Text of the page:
So I made my way back to where she was sitting and crouched down when I got to her and extended the water bottle to her with a smile.She looked at me with a sweet, loving smile as she accepted the water bottle, but I could tell was confused. The Dadi probably thought I was crazy! So because of my lack of language skills, I decided to just be. I remained crouched down with her for some time, holding her hand, looking into her eyes, and smiling. After a minute or so, I realized it was time for me to head back to the place we called home to pack up because it was our last day in country. So I got up and walked away, waving as I did, knowing that I had seen Jesus in her and felt the presence of God in that interaction, and also leaving a part of my heart at that train station.


This interaction for me captivated my whole summer in a moment. If I had seen this same Dadi, in the same spot, at the same time before I came on the Trek, I probably would still have felt heartbroken, but never would have acted. But after being there for over a month and living among those who are the least of the least, the Lord really changed and softened my heart and taught me what it means to share His love in many ways other than through words. For me, what it meant to show love and to let this elderly woman know that I saw her and her life mattered was by buying a lemon from her and offering her a cold bottle of clean water. God has taught me the importance of really just being present in people’s lives. He has taught me the power of my presence is just as important, if not more important than my words. I could say as much as I want about God, but I really have to live it out for people to understand what I really mean. As I continue to transition back home, He continues to teach me to be present in the lives of my friends, especially those who don’t know Him so I can point them to Him through my actions, choices, and lifestyle.

During my summer, I had the privilege and honor to be with some of those who are seen as the least of the least in India, and even in the world. I learned how interacting with the poor can look different depending on the culture, gender, and age, but showing love is the ultimate invitation. That’s the invitation that I’ve received from the Lord and want to respond to as I continue to transition back home through my lifestyle, occupation, decisions, and I also extend that to you.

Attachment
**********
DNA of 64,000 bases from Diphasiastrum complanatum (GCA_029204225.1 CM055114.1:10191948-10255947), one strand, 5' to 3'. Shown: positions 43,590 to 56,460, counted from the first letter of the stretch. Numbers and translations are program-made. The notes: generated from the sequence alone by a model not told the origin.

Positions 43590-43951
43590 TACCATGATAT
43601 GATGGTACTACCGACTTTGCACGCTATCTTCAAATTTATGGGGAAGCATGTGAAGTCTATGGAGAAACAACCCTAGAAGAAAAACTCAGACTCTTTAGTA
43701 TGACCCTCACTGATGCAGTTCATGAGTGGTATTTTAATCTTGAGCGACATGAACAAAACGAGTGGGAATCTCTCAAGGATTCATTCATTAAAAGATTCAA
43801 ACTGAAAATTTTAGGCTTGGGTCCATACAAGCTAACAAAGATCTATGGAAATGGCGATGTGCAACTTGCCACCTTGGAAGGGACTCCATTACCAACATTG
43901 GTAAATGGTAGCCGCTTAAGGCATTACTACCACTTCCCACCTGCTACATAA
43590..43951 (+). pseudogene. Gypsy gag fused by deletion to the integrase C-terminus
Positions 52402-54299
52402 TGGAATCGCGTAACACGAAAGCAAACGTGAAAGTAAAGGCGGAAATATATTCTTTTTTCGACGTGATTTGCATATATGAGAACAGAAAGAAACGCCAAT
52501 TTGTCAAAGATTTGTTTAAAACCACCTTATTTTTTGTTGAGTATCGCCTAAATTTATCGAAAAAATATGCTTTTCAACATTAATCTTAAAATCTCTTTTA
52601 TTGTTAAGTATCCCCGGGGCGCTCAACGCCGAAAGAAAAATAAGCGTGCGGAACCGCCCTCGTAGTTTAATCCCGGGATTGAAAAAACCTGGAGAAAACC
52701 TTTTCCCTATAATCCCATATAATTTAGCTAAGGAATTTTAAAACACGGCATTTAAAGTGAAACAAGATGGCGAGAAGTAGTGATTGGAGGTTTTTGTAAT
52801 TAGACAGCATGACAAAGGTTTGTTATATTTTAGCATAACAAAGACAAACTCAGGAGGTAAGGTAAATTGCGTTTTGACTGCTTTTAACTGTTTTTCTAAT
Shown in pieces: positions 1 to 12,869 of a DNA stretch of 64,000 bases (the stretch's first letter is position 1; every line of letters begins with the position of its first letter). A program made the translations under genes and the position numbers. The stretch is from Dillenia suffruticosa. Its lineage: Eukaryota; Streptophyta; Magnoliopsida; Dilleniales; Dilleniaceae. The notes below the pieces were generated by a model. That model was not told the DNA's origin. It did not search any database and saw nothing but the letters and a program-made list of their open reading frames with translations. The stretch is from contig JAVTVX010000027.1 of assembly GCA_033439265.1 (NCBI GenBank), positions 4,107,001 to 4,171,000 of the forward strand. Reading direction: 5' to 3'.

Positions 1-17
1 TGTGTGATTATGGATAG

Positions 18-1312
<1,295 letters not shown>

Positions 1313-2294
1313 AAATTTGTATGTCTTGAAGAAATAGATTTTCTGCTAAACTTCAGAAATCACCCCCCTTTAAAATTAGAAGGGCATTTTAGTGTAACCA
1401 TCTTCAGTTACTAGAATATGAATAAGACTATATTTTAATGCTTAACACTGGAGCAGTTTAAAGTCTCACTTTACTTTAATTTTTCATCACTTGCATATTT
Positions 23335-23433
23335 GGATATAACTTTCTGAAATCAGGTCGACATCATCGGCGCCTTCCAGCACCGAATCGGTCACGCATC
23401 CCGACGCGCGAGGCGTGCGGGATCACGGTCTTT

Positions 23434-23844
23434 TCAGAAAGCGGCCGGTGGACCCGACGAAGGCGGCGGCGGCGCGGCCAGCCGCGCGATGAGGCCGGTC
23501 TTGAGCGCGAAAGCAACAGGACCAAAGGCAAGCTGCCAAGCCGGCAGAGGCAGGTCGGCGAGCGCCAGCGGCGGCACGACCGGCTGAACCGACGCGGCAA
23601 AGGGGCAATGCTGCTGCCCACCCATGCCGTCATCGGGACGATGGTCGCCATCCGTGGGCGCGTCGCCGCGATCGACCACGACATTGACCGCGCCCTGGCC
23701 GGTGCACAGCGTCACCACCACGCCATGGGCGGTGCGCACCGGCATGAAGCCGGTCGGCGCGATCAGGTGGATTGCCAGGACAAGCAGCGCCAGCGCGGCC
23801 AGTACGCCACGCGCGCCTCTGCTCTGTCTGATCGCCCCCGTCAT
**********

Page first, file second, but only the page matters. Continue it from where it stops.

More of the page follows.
So thank you, host city, for allowing the Lord to show and teach me what it means to love the unloved, care for the uncared for, and touch the untouched during my six weeks during this past summer. I’ve fallen in love with this city and hope to return. Until then, praying for this city and that the Lord continues to move!



For more posts like the one above regarding my time this summer, go to: http://globalurbantrek.intervarsity.org/blog/2016/south-asia

*This purpose of this post is not to give a summary or explanation of my summer. It also does not embody a majority of what I experienced this summer. If you would like to know more, please do ask me and I would love to share more about my time in south Asia this summer with you!

3 thoughts on “Softened

  1. Julia, Thank you for sharing this. I am thankful the Lord for all that you have learned and gone through this summer. I wish to meet your Lemon Dadi some day at the train station.